Does High Intensity Exercise Benefit Your Brain?

This article was published on: 03/21/22 10:29 AM

Reading Time: 2 minutes

Maybe you’re already walking thirty minutes a day, maybe more. So when the basic brain health advice of getting out for a walk every day is offered, you say to yourself, “I already do that.” OK. That’s fair enough. There’s a strong link between exercise and brain fitness so let’s up the ante with a more difficult challenge. Let’s talk about high-intensity workouts. High intensity exercise makes your brain both stronger and more efficient.

workouts are good for your brain

What Are High-Intensity Workouts?

Did you know that you can do a high-intensity workout in less than 10 minutes? That’s time well spent when using high intensity exercise for brain benefits!

You can do it at home or in your office, between meetings, while the laundry is drying, or after lunch. All it takes is a dynamic warm-up, 3 to 4 full-body exercises, and a couple of minutes of stretching afterward.

Best Exercise for a High-Intensity Workout

The Squat-to-Press is one quick and efficient exercise that will get you into great shape. It requires two dumbbells – 3, 5, or 10 pounds, depending on your fitness level.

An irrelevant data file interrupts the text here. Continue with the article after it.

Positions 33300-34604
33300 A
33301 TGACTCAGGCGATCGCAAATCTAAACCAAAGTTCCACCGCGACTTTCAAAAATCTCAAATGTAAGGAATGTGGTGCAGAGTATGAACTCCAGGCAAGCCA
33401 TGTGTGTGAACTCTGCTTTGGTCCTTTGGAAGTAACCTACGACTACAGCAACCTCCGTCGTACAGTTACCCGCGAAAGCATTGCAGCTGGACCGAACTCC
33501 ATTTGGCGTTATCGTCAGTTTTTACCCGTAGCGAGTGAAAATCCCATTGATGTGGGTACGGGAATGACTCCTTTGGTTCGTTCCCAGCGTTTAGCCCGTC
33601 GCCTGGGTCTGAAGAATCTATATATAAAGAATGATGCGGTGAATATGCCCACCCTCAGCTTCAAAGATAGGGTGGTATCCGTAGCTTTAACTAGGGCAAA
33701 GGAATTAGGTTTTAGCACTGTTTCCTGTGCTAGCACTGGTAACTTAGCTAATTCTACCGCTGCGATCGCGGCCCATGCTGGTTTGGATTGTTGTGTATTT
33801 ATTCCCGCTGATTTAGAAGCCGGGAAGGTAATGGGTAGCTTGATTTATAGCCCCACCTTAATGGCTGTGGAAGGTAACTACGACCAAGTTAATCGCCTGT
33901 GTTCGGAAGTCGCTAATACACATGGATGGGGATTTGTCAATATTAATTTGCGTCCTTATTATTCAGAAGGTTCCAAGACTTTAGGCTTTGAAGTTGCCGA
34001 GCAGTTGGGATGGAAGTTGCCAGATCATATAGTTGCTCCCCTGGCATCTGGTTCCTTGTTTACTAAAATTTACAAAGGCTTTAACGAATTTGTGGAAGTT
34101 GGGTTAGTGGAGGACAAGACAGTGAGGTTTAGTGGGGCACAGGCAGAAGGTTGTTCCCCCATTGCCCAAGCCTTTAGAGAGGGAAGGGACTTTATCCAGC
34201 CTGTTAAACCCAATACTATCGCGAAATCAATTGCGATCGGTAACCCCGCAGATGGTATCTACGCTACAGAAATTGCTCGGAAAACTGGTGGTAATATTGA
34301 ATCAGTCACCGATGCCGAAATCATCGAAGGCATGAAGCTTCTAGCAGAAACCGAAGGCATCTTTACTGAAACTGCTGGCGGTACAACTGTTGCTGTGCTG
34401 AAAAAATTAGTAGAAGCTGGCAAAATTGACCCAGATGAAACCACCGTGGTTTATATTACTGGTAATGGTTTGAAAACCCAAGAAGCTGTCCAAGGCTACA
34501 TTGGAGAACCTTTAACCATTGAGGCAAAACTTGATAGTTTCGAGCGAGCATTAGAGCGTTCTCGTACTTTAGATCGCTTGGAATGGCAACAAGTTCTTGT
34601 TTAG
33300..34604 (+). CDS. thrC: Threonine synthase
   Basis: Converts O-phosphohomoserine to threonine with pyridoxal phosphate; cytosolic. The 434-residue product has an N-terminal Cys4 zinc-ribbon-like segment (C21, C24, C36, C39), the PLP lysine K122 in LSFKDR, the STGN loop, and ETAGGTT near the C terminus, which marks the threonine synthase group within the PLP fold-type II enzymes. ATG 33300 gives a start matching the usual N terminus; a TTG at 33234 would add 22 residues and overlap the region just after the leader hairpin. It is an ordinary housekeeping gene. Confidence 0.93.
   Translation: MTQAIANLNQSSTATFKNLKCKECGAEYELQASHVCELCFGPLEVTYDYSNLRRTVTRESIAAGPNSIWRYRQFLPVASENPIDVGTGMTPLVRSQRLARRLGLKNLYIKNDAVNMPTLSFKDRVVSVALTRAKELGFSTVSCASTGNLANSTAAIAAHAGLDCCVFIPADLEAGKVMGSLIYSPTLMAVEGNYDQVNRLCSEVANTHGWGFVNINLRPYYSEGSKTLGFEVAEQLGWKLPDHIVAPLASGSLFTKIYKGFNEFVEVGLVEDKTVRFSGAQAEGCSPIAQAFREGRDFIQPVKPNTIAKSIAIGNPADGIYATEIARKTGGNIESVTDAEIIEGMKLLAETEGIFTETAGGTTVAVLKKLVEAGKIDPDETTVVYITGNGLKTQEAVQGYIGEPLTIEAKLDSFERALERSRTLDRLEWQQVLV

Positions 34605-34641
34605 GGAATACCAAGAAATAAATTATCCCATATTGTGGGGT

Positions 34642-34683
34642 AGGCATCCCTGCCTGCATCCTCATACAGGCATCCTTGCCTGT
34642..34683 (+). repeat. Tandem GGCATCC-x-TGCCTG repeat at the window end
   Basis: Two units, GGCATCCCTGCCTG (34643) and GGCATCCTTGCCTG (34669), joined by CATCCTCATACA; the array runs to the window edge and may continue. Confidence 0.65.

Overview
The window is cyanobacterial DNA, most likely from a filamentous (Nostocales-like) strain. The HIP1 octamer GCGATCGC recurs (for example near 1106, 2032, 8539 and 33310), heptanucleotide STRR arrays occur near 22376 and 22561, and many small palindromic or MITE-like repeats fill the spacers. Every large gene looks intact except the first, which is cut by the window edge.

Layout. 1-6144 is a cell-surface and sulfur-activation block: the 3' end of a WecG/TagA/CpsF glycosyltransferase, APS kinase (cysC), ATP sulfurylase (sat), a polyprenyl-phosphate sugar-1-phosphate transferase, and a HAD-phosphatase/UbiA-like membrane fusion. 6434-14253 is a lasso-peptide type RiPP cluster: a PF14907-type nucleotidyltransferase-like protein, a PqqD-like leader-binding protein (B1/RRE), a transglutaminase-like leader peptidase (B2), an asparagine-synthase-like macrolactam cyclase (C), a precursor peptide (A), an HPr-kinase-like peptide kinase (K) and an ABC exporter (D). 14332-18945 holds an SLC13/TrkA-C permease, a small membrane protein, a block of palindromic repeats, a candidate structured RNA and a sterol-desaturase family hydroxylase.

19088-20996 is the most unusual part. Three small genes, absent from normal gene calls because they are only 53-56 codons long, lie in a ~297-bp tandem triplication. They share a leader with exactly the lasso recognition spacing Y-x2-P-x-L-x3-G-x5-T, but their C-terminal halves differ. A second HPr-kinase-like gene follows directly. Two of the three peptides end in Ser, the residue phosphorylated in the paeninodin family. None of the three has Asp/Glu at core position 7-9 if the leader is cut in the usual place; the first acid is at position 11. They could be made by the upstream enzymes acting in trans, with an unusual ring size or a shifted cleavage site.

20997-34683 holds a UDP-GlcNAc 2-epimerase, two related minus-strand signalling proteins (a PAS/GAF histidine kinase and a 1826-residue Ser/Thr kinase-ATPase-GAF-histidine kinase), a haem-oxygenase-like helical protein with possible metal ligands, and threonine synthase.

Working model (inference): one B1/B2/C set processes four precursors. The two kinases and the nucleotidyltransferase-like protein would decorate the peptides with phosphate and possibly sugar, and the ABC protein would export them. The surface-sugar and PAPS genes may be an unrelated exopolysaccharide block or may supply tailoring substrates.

Focus on your core while you do it, keeping your abdominal muscles engaged.

How to Do a Squat-to-Press Exercise

Stand with your feet shoulder-width apart and a dumbbell in each hand. Bend your arms up toward your shoulders, palms facing toward each other. Lower your body into a squat position.

Your knees should not bow out over your toes. Your chest should almost touch the top of your thighs, and your elbows should nearly touch your knees.

Now, press up through your heels and rise to a standing position. At the same time, reach your arms up straight above your head. Then return to a squat position, lowering your arms to their original position.

Repeat 10 times.

Exercises to Use in High-Intensity Workouts

Alternate high-intensity, full-body exercises like the Squat-to-Press with running sprints (1-10 sets of 50 to 100 yards) or jumping rope, and you’ve got a complete workout.

If your fitness level allows, try this for the next 4 to 6 weeks, 3 to 6 times a week on non-consecutive days. If you’re a beginner, start with 1-2 sets 3 days a week and gradually increase by adding either an extra set or an extra sprint each week for the next 4 to 6 weeks.

Let me know how it goes!

If you feel stuck and need additional support to adopt a new healthy habit or routine, consider working with me. We can partner up in setting goals, drawing on your skills and strengths, and implementing strategies to help you find your way to lasting healthy success.

Related Articles:

For over 15 years, Shelli has been a freelance writer and wellness coach on Joyinmovement. She writes about brain fitness, creating a healthy lifestyle, traveling the world, and making positive habits stick. Stop procrastinating! Take action, join her free newsletter.

Thanks for Sharing!

Comments are closed.